I haven't had much time, but I think it's important to talk a bit about my interview in the OKC Gazette (it's at the bottom of the web page, last article).
Before I left town for CONA, Greg and I did a quick phone interview about the resolution recently passed by the SBC asking that parents examine the curriculum of their child's school for morally objectionable material. I was out of town when the issue came out, but have talked quite a bit about it since returning home. I have been asked why I sounded so angry and my mother tells me she was given a hard time at Church.
So let's talk....
Am I angry? Yeah, a little bit. I am a bit angry that the people who raised me and educated me are are hinting that I might not be fit to teach their children. It hurts a bit that parents have to be told by a Church body to take part in their child's education.
Another question that has arisen is did Greg portray me fairly. Yeah, he did. Greg is a friend and I trusted him to present the story without making me look like a loon (any looniness I exhibit is unrelated to my thoughts on the SBC and Public Education). I think he did. I take issue with the photographer for portraying me with multiple chins, but his job is not to take glamour shots.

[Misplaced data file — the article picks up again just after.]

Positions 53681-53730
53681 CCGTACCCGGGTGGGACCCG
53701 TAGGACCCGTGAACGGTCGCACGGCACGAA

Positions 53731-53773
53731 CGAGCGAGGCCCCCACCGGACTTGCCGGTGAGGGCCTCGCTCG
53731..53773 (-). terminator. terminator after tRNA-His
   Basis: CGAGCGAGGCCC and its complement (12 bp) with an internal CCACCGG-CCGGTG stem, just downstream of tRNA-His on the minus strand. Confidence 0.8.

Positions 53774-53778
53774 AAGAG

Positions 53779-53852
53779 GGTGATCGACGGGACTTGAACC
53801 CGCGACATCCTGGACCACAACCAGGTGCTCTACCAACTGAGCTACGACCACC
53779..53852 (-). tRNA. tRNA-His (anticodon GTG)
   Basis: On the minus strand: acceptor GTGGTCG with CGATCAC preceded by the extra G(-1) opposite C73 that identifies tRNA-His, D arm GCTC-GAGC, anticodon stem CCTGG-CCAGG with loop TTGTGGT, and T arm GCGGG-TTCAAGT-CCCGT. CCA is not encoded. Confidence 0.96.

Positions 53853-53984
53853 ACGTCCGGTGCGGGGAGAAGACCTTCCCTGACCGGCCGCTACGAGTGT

But you know what? So much good has come from the article. I had a call while I was gone from a friend of a friend who thanked me for representing my view so well and how grateful she was for my willingness to speak. I had an email from a former student that was very kind, and today one of my fellow mentors at this institute saidto me "you know, I am pretty conservative, but after I read what you said I couldn't argue with you. We are commanded to love." But that wasn't even the best story.
Our first event of this week's institute was a mentor brunch at a local, Gazette-carrying establishment. The first thing my favorite mentor (an incredibly well read, gentle man who happens to be a church of Christ elder and is still usually up for a beer) said to me was "I can't wait to show this to John, he will be so proud!"
John is the father of some college friends of mine who pastors a Baptist church in a small, Eastern Oklahoma town. John loves to talk Theology. He also loves to salt slugs (I am fully aware of how irrelevant this is, but it's the funniest thing to see him head out to the garden with a salt shaker and an evil grin). He asks my friend about me even these twelve years since I have been in his family's life. He is also the only pastor in town who would bury a man with AIDS when he passed a few years ago. If I lived in John's tiny town, I wonder if I might still be Baptist, at least his kind.
I think that sums it up for me, the people I am proud to know are proud of me. For me, that's mighty good stuff.